The former McDonald’s exec had led the barbecue chain on an interim basis since February.
The installation of former McDonald’s executive Ed Rensi as Famous Dave’s CEO could lead to significant changes at the stagnant barbecue chain, particularly regarding its menu.
The company said Friday that Rensi, Famous Dave’s temporary CEO since February, will get the job permanently. Famous Dave’s also announced the appointment of a new chief financial officer, continuing the firm’s management shake-up.
In an interview with the Star Tribune, Rensi said Famous Dave’s — while it has “great food” — hasn’t kept up with the times. “All restaurants need to evolve over time, all of the time,” he said. “Famous Dave’s is 20 years old this month but really hasn’t evolved that much. Dave’s needs to evolve the menu.”
That doesn’t mean Famous Dave’s is going to abandon the classics, like a slab of ribs or chunk of brisket. But Rensi says Dave’s meats need to be more than “center of the plate” attractions. There should be more menu items that feature barbecued meats as ingredients — burritos or flatbreads, for instance.
And Famous Dave’s also needs a better “smaller plate strategy,” offering smaller portions at lower price points, Rensi said.
Rensi, 69, was named interim CEO when John Gilbert abruptly resigned after only 16 months on the job. About a month later, Chief Operating Officer Christopher O’Donnell, who had been CEO before Gilbert, left the Minnetonka-based company.
Investors have been paying a lot more attention since Rensi became interim CEO. The company’s stock has almost doubled, closing Friday at $31.76, up 10 cents. “I think people like Ed, because fundamentally, there hasn’t been much change in the business,” said Mark Smith, an analyst at Feltl and Co.
Sales have been in a holding pattern for the past few years, while Smith said the chain’s profitability has been rather mediocre. The company, which has 193 restaurants in more than 30 states, must reignite growth.
Rensi made his name at fast-food giant McDonald’s, starting in 1965 as a “grill man” for 85 cents an hour and leaving in 1999 after several years as head of North American operations. He later founded Tom & Eddie’s, a small restaurant chain in suburban Chicago.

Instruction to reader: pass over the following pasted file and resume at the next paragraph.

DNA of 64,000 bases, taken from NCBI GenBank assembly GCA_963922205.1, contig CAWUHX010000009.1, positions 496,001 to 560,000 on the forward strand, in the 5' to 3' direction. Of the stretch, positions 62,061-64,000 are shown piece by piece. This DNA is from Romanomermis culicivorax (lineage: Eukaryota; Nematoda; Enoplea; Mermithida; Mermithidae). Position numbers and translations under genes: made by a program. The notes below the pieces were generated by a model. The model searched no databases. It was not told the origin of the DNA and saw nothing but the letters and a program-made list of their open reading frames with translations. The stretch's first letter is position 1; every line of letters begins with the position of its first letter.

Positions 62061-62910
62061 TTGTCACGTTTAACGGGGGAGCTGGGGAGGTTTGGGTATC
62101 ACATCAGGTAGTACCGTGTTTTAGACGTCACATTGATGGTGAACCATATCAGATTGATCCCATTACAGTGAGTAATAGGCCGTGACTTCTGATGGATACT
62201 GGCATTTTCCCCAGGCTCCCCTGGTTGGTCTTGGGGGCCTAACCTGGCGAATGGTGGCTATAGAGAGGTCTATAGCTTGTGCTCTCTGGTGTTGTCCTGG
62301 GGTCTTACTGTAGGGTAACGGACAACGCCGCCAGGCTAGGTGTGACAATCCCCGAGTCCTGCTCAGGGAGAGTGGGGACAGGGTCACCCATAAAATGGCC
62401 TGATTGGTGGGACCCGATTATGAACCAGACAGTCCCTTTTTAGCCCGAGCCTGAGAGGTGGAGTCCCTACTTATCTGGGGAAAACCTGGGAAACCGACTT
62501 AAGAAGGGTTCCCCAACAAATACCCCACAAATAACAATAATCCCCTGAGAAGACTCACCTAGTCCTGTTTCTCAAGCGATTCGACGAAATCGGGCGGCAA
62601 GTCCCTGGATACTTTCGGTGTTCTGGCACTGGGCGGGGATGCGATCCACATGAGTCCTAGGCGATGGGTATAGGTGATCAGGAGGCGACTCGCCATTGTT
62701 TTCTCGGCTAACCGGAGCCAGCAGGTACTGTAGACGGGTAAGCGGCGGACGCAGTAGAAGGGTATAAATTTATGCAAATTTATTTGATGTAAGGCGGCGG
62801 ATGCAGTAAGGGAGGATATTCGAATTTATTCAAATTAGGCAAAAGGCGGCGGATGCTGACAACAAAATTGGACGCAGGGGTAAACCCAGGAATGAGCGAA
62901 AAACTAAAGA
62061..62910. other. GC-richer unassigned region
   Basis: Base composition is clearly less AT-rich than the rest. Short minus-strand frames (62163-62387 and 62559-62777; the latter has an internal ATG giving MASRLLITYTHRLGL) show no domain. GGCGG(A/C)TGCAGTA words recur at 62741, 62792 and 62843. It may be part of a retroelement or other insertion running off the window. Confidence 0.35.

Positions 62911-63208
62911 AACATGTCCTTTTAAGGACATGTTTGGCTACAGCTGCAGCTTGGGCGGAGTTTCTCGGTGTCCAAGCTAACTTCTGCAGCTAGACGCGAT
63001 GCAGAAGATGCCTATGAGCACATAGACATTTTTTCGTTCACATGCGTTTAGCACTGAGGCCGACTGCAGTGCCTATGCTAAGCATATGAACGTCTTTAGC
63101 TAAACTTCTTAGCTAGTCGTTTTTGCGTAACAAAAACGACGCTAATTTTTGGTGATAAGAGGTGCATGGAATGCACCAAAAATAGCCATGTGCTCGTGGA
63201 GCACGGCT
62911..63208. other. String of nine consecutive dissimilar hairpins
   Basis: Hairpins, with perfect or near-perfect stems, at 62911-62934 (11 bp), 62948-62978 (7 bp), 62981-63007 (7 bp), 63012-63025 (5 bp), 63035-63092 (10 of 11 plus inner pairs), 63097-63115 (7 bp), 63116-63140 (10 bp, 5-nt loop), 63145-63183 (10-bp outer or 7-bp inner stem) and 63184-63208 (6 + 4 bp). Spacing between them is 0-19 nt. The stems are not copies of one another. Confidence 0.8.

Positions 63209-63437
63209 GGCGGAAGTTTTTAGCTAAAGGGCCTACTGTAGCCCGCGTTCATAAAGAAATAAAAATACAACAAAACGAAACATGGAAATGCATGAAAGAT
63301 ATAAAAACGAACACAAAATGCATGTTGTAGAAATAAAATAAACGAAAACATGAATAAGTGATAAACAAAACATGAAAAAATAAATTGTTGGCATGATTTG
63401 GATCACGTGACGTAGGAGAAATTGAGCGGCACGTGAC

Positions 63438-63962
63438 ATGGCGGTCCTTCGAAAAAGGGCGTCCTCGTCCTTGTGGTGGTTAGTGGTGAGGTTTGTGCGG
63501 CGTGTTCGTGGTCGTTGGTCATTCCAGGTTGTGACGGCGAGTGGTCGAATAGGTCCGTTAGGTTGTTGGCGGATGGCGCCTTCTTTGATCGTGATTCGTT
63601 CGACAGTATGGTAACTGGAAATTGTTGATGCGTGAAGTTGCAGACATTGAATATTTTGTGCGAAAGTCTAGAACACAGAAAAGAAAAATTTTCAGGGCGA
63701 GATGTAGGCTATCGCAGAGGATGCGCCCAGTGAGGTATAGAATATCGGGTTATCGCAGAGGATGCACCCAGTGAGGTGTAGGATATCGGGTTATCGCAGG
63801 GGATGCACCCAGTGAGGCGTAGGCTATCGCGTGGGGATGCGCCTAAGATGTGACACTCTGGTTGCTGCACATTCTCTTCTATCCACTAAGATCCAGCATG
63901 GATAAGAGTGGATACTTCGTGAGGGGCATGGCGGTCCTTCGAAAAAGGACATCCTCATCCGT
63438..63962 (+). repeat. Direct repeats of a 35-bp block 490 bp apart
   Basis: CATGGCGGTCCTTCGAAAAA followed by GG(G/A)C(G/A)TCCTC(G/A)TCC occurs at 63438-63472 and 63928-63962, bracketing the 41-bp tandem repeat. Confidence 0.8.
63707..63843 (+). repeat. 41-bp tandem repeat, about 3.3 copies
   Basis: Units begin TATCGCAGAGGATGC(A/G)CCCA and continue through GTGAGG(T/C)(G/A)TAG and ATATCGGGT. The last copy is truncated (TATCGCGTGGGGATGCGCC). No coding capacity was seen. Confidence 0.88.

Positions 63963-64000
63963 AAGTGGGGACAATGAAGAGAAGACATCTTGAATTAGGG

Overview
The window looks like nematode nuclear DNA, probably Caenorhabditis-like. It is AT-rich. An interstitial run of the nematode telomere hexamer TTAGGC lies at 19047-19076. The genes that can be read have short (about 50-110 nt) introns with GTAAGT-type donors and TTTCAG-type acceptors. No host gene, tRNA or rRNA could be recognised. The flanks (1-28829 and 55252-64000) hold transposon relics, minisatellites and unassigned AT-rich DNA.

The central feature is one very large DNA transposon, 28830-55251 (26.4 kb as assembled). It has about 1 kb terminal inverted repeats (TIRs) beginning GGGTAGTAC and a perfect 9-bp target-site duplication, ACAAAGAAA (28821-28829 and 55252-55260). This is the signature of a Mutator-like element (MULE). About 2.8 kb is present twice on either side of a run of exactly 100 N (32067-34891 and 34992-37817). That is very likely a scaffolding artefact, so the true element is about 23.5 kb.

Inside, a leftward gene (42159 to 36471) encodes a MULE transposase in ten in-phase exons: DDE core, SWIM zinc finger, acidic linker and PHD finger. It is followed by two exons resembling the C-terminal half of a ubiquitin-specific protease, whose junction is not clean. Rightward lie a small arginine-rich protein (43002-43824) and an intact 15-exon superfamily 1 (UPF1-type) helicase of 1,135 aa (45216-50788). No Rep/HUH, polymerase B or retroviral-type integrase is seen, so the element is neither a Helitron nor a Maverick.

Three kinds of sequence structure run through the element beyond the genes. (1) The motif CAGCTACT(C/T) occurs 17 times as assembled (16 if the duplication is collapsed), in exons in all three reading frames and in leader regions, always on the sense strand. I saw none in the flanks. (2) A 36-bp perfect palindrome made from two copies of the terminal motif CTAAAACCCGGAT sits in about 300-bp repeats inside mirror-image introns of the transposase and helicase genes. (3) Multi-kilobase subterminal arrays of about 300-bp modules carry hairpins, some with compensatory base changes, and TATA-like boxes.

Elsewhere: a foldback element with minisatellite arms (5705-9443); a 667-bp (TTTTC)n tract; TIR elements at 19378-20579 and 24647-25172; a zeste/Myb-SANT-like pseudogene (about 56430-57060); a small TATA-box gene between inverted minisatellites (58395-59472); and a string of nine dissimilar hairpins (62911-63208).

Rensi, who joined the Famous Dave’s board in January, said newer menu strategies are being rolled out at an outlet in the Chicago suburb of Bolingbrook. The restaurant has more beer offerings than a typical Famous Dave’s, and also has about 20 televisions, which are tuned to sports, news and food shows.
“People eat out for entertainment,” Rensi said. “Look at Buffalo Wild Wings, it’s all about entertainment.”
Golden Valley-based Wild Wings has become a restaurant industry juggernaut, and its sports bar atmosphere has been a key driver of its growth.
Famous Dave’s also said Friday that Richard Pawlowski will become its new chief financial officer on June 2. Pawlowski has experience in acquisition and turnaround strategies, particularly with regard to restaurant companies, Dave’s said in a statement. He was most recently CEO and co-founder of Capitol C Holdings.
Diana Purcel, Famous Dave’s current CFO — who’s been in that position since 2003 — will be leaving the company “to pursue other opportunities,” the statement said. She will remain through July 1 for “transition purposes.”
Famous Dave’s also said Friday that two board members had resigned effective Wednesday. Richard Monfort and Lisa Kro, who have served on the Famous Dave’s board of directors since 1996 and 2009, respectively, are being replaced by Jonathan Lennon and Brett D. Heffes.
Heffes is president of Winmark Corp., a franchiser of value-oriented retail concepts and a technology leasing company. Lennon is the founder and portfolio manager of Pleasant Lake Partners, which is Famous Dave’s largest shareholder with a 12.8 percent stake.
Pleasant Lake is one of three potential activist shareholders that have been building significant stakes in Famous Dave’s over the past 18 months.
Mike Hughlett • 612-673-7003